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Comment: Re:worth a read (Score 1) 380

by bdjacobson (#22811642) Attached to: Scientists Create Room Temperature Superconductor
So what's the solution? Certainly there will be smart companies that invest nearly everything they get back into themselves, like Google or perhaps Apple for example. These can help oust the less profitable, less useful companies (read: the ones wasting away their money on shareholders and corporate jets) back out of the market until the bigger ones wise up.

Maybe I'm just being idealistic.
United States

+ - $ China threatens 'nuclear option' - To crash the->

Submitted by
sloopo
sloopo writes "Described as China's "nuclear option" in the state media, such action could trigger a dollar crash at a time when the US currency is already breaking down through historic support levels. It would also cause a spike in US bond yields, hammering the US housing market and perhaps tipping the economy into recession. It is estimated that China holds over $900bn in a mix of US bonds. Read the full story, click here"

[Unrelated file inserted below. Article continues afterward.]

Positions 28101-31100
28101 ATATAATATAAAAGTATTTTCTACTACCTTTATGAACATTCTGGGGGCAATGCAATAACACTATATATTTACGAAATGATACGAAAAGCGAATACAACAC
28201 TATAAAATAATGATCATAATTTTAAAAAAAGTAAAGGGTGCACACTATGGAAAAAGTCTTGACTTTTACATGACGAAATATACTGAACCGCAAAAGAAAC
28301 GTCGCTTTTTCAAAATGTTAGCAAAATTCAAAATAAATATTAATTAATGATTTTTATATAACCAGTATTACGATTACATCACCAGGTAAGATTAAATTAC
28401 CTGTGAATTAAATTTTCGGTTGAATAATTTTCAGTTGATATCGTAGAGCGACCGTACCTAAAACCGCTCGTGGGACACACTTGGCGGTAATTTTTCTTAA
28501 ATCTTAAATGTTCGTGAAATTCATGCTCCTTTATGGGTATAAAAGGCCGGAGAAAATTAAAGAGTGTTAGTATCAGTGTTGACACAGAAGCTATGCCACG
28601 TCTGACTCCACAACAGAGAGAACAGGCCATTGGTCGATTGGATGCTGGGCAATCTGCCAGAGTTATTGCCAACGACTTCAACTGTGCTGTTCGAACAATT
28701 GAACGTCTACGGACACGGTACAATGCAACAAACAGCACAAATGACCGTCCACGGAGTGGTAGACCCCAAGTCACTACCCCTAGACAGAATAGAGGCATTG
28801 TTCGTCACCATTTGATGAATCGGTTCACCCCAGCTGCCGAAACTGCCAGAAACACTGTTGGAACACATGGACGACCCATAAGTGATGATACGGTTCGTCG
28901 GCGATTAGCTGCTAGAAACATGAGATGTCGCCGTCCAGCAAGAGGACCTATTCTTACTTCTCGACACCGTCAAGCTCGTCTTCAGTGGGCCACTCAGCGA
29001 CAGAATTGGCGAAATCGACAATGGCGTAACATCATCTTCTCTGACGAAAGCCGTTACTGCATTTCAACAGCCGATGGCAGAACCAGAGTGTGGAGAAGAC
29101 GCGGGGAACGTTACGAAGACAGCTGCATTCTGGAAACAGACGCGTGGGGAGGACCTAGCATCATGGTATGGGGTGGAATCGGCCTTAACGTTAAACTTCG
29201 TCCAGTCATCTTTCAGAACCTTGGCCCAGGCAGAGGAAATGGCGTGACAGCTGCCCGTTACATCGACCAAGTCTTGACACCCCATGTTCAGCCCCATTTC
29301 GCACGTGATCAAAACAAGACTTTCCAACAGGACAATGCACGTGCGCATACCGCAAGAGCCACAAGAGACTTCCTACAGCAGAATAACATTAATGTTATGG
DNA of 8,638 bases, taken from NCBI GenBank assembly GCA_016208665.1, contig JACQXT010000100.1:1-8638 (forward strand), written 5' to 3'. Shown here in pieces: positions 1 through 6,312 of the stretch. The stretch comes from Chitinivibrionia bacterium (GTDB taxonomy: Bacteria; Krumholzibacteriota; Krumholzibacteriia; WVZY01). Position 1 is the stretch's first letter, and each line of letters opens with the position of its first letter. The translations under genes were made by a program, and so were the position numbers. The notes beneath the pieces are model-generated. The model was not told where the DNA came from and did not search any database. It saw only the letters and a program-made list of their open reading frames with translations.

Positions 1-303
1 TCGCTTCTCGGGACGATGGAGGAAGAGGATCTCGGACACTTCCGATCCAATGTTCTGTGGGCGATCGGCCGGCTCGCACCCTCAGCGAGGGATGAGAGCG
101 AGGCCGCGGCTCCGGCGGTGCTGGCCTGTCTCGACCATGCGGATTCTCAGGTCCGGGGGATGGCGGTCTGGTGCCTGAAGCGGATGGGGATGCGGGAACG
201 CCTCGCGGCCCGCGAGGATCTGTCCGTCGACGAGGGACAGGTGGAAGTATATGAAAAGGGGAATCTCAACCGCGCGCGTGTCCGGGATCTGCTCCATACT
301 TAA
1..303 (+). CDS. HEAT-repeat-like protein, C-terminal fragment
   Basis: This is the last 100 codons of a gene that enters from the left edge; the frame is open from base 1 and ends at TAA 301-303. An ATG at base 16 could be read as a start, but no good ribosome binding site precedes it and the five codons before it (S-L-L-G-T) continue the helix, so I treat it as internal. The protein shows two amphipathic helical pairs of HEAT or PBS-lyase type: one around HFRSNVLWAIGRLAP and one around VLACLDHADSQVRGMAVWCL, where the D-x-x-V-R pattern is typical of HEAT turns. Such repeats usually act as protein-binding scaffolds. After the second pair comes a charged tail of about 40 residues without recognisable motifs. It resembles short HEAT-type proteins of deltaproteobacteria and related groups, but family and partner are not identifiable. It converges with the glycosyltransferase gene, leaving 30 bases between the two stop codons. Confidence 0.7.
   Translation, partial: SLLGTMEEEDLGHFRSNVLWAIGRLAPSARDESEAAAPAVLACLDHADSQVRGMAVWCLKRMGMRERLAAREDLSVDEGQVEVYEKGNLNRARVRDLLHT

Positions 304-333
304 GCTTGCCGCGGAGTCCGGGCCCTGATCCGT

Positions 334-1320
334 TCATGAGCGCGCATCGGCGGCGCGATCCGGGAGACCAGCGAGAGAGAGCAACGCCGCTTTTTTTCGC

Link to Original Source
The Courts

+ - Washington Woman Sues RIAA for Attorneys Fees 1

Submitted by
NewYorkCountryLawyer
NewYorkCountryLawyer writes "A Washington woman sued by the RIAA has asked the Court to award her attorneys fees, after the record company plaintiffs (Interscope Records, Capitol Records, SONY BMG, Atlantic Recording, BMG Music, and Virgin Records) dropped their case against her after two (2) years of litigation, in Interscope v. Leadbetter. The brief submitted by her attorneys (pdf) pointed out the similarity between Ms. Leadbetter's case and Capitol v. Foster. In Leadbetter, as in Foster, the RIAA sued the woman solely because she had paid for an internet access account, and then later in the case attempted to plead "secondary liability" against her without any factual basis for doing so. This tactic had been repudiated by Judge Lee R. West in Capitol v. Foster as "marginal" and "untested" in his initial decision awarding attorneys fees, and in his later decision denying the RIAA's motion for reconsideration."

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